Women like Annie Haynes, for example. Haynes wrote a dozen crime novels before her death in 1929, but practically nothing is known about her within the classic mystery community, despite the fact that her books were well-regarded in England, where they were published by The Bodley Head, the same company that published the earlier Agatha Christie novels (though Christie, exasperated with her penurious contract with The Bodley Head, moved on to the Collins Crime Club; The Bodley Head thus lost out on a certain novel called The Murder of Roger Ackroyd).
Only three Haynes mysteries were published in the United States, however (two by Dodd, Mead) and she was soon forgotten after the posthumous publication of her twelfth mystery, The Crystal Beads Murder (completed by another woman mystery writer).
Ada Heather-Bigg, a prominent Victorian-era feminist and advocate of women entering the labor force, wrote the foreword to Haynes' last novel, in which she revealed that during the last fifteen years of her life Haynes suffered from a painful, debilitating illness that kept her confined to her house. It was during this time that she wrote her dozen crime novels.
Before her illness, Haynes had been a very active woman, intensely interested in "crime and criminal psychology." Ada Heather-Bigg wrote that Haynes had cycled "miles to visit the scene of the Luard Murder, [pushed] her way into the cellar of 39 Hilldrop Crescent, where the remains of Belle Elmore were discovered, and [attended] the Crippen trial.
These events described by Heather-Bigg took place in 1908-10, a few years before Haynes was afflicted with her grave illness, probably around 1914. The Luard Murder refers to the death of Caroline Mary Luard, a general's wife who was found shot dead in a summerhouse in the village of Ightham, Kent. It's a situation out of a classic British mystery novel if ever there were one, and crime novelist Minette Walters recently published a short book about it, A Dreadful Murder. The Crippen murder case is, of course, concerned one of the most infamous of British murders.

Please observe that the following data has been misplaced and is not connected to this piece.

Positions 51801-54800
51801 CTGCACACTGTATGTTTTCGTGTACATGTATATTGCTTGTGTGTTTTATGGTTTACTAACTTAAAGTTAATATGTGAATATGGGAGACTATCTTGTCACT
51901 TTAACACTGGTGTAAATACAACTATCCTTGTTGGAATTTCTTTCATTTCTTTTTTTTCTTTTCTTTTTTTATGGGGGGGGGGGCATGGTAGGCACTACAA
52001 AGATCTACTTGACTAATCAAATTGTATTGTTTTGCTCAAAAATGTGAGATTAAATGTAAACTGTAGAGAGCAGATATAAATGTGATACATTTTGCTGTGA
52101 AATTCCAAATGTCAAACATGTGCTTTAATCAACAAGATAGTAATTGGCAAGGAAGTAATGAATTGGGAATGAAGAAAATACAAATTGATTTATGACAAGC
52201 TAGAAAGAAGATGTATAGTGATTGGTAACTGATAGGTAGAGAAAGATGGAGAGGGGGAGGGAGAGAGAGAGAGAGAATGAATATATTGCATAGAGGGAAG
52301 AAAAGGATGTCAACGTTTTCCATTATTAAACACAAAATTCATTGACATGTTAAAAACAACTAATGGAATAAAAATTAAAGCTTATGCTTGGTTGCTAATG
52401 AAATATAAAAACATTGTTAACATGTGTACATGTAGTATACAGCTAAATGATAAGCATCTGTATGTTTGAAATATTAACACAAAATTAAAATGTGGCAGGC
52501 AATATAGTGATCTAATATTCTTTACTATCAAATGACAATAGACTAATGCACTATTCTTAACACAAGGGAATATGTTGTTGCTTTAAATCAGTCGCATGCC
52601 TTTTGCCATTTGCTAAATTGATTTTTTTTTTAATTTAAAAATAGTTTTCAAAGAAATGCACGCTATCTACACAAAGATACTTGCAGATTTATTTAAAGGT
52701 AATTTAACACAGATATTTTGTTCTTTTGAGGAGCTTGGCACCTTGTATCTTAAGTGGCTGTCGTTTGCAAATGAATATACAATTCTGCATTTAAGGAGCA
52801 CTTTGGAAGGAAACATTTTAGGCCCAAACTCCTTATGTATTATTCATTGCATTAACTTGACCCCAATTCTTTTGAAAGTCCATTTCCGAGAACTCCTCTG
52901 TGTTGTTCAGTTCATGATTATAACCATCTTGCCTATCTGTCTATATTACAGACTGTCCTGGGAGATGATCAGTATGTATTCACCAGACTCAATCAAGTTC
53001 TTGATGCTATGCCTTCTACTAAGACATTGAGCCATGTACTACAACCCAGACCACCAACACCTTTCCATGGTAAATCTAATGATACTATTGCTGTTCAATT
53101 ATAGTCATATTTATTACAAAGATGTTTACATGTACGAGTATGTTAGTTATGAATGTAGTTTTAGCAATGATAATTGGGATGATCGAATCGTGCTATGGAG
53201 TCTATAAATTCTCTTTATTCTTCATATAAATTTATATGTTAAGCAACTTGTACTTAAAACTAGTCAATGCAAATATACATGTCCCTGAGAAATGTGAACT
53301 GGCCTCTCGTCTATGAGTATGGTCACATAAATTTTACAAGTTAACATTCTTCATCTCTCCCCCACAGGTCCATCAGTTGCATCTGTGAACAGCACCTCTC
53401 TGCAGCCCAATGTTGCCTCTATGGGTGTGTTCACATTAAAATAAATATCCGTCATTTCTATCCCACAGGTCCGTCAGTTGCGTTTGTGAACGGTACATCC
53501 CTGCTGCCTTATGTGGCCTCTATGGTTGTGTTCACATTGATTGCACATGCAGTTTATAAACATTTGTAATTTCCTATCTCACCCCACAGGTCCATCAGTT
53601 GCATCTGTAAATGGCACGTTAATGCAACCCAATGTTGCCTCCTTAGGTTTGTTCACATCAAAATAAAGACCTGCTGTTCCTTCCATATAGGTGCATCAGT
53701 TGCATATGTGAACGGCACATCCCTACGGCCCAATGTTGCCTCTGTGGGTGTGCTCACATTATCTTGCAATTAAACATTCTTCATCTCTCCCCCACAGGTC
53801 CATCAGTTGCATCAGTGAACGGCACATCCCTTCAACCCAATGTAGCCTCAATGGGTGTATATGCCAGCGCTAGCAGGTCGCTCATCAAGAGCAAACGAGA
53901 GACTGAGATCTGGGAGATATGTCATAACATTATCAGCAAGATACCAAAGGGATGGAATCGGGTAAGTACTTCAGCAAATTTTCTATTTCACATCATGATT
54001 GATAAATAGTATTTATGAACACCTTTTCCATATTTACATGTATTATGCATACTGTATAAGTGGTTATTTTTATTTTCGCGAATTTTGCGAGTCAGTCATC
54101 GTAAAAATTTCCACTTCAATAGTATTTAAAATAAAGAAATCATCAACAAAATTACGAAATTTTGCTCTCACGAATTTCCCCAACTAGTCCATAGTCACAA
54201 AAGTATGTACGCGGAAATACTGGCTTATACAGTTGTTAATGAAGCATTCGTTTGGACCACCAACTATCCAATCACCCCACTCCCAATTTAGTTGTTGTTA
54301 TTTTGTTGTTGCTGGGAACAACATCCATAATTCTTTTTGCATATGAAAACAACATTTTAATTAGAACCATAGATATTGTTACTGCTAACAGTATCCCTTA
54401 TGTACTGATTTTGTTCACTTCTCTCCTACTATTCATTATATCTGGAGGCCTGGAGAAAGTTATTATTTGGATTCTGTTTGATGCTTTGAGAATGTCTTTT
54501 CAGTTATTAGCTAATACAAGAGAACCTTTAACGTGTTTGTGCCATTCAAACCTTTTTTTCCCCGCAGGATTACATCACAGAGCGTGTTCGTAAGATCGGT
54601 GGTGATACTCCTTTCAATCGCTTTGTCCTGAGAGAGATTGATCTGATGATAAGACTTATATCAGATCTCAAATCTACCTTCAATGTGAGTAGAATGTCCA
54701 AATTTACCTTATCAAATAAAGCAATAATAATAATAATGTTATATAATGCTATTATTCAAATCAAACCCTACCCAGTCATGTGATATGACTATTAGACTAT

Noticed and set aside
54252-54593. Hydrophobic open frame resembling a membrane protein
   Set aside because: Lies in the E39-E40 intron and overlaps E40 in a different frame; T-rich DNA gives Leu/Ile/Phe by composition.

|Although not charged with the crime |
General Luard was subjected to poison pen letters
accusing him of it and he committed suicide
by throwing himself in front of a train.
How does Annie Haynes' penultimate mystery novel (also published posthumously), Who Killed Charmian Karslake? (1929), compare with these notorious British murders and the celebrated tales of Agatha Christie, her colleague at The Bodley Head? Check in this weekend and see.
Meanwhile, here's a list of the Annie Haynes crime novels:
The Bungalow Mystery (1923)
The Abbey Court Murder (1923)
The Secret of Greylands (1924)
The Blue Diamond (1925)
The Witness on the Roof (1925)
The House in Charlton Crescent (1926)
The Crow's Inn Tragedy (1927)
The Master of the Priory (1927)
The Man with the Dark Beard (1928)
The Crime at Tattenham Corner (1929)
Who Killed Charmian Karslake? (1929)
The Crystal Beads Murder (1930, completed by another hand)
Note: This blog entry is dedicated to Carl Woodings, possibly the only other living person in the world besides Allen Hubin, Bill Pronzini, and your own Passing Tramp who actually has read a book by Annie Haynes! In fact I think we can say that Carl probably has read more Annie Haynes novels than anyone else in the world.--TPT